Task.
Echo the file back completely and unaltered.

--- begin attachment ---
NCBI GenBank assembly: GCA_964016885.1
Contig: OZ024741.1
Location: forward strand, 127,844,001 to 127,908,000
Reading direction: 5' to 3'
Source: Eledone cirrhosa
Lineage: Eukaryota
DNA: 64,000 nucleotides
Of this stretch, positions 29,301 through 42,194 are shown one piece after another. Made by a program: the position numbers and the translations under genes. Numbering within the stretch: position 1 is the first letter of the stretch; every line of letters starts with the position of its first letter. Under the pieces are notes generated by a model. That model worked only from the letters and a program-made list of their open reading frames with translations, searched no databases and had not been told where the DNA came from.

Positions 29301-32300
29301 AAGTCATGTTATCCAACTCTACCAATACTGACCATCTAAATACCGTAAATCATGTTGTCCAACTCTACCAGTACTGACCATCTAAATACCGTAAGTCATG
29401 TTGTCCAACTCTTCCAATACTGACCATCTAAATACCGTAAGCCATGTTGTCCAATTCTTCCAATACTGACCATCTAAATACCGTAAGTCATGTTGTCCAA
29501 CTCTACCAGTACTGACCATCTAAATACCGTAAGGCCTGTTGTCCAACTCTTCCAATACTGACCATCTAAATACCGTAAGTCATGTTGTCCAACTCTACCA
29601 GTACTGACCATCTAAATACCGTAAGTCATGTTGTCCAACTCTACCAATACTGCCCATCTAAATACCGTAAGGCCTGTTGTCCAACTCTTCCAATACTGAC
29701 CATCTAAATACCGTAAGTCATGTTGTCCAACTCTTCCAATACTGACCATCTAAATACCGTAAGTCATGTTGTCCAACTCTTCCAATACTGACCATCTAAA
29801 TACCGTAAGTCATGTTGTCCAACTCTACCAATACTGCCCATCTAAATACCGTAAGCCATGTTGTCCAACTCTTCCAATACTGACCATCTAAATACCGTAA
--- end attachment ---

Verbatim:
NCBI GenBank assembly: GCA_964016885.1
Contig: OZ024741.1
Location: forward strand, 127,844,001 to 127,908,000
Reading direction: 5' to 3'
Source: Eledone cirrhosa
Lineage: Eukaryota
DNA: 64,000 nucleotides
Of this stretch, positions 29,301 through 42,194 are shown one piece after another. Made by a program: the position numbers and the translations under genes. Numbering within the stretch: position 1 is the first letter of the stretch; every line of letters starts with the position of its first letter. Under the pieces are notes generated by a model. That model worked only from the letters and a program-made list of their open reading frames with translations, searched no databases and had not been told where the DNA came from.

Positions 29301-32300
29301 AAGTCATGTTATCCAACTCTACCAATACTGACCATCTAAATACCGTAAATCATGTTGTCCAACTCTACCAGTACTGACCATCTAAATACCGTAAGTCATG
29401 TTGTCCAACTCTTCCAATACTGACCATCTAAATACCGTAAGCCATGTTGTCCAATTCTTCCAATACTGACCATCTAAATACCGTAAGTCATGTTGTCCAA
29501 CTCTACCAGTACTGACCATCTAAATACCGTAAGGCCTGTTGTCCAACTCTTCCAATACTGACCATCTAAATACCGTAAGTCATGTTGTCCAACTCTACCA
29601 GTACTGACCATCTAAATACCGTAAGTCATGTTGTCCAACTCTACCAATACTGCCCATCTAAATACCGTAAGGCCTGTTGTCCAACTCTTCCAATACTGAC
29701 CATCTAAATACCGTAAGTCATGTTGTCCAACTCTTCCAATACTGACCATCTAAATACCGTAAGTCATGTTGTCCAACTCTTCCAATACTGACCATCTAAA
29801 TACCGTAAGTCATGTTGTCCAACTCTACCAATACTGCCCATCTAAATACCGTAAGCCATGTTGTCCAACTCTTCCAATACTGACCATCTAAATACCGTAA